Since May 2020, I’ve been part of a large team working on California’s response to the COVID-19 pandemic. Over countless virtual meetings, chats, and emails, we’ve spent long days and occasional weekends “together” sharing many experiences and successes over the past years.
Earlier this month, after 2½ years of working virtually, the team participated in an all-day, in-person workshop in Sacramento. Roughly sixty team members from up and down California, and some who flew in from states like Texas, Kansas, and Massachusetts, gathered and met as a team in person for the first time.
The beginning of the day felt almost surreal as folks showed up and faces familiar from screens materialized in three dimensions (a running question was “is so-and-so taller or shorter than you pictured?”). And while the sheer amount of “getting to know you” could have been overwhelming, it never felt awkward. We were familiar despite never having met in person. Presciently, we had crafted a flexible agenda as it turned out we needed a lot of time for just catching up.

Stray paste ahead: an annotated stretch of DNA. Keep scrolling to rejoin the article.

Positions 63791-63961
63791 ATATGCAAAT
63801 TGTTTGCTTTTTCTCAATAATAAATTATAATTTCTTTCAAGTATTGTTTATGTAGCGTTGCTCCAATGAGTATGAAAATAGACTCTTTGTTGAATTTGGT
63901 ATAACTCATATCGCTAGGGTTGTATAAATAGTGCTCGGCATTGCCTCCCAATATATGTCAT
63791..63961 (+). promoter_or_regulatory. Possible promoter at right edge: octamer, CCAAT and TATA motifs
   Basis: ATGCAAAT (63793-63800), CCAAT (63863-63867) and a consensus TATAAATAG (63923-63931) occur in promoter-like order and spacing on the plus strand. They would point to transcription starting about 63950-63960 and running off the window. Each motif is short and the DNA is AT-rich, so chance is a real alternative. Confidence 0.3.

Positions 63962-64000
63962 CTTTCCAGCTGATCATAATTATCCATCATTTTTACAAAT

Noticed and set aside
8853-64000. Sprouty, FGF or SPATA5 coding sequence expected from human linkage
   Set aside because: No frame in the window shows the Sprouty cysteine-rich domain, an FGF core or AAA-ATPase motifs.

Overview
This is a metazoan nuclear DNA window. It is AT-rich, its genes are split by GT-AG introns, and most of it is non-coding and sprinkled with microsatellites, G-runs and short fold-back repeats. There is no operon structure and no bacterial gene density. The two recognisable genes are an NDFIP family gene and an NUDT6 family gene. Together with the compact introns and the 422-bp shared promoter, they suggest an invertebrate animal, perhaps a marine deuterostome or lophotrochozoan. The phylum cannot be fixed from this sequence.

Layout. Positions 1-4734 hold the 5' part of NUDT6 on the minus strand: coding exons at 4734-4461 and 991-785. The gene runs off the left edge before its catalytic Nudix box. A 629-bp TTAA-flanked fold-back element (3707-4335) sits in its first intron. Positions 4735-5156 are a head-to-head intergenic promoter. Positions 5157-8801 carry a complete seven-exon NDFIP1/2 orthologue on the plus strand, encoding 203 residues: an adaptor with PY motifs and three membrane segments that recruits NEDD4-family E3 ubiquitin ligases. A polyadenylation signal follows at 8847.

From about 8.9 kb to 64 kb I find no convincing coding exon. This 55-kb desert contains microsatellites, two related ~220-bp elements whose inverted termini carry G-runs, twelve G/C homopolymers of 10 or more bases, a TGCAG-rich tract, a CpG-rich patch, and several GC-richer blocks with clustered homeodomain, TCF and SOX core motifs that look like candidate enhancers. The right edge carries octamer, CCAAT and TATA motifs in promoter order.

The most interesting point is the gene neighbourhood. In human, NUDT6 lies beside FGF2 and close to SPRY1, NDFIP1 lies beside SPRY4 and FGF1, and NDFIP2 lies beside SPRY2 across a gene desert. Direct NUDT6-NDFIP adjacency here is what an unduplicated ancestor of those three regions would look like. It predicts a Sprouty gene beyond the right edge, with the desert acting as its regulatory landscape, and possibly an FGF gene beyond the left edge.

Looking around the room that day I realized something that was lost on me the past couple of years: our colleagues are more than two-dimensional faces on a screen, they have backstories, senses of humor, and other traits you don’t grasp in a virtual setting. Small things like standing together in line for coffee or chatting in the elevator go a long way in team building and have no substitute in a virtual setting.
Truth be told, a part of me had been anxious about the day, unsure how it would go, and dreading having to squeeze into work clothes and deal with a commute. But walking to my car afterward I realized how happy and heartened I felt about the day – and how I look forward to more in-person team gatherings in the future.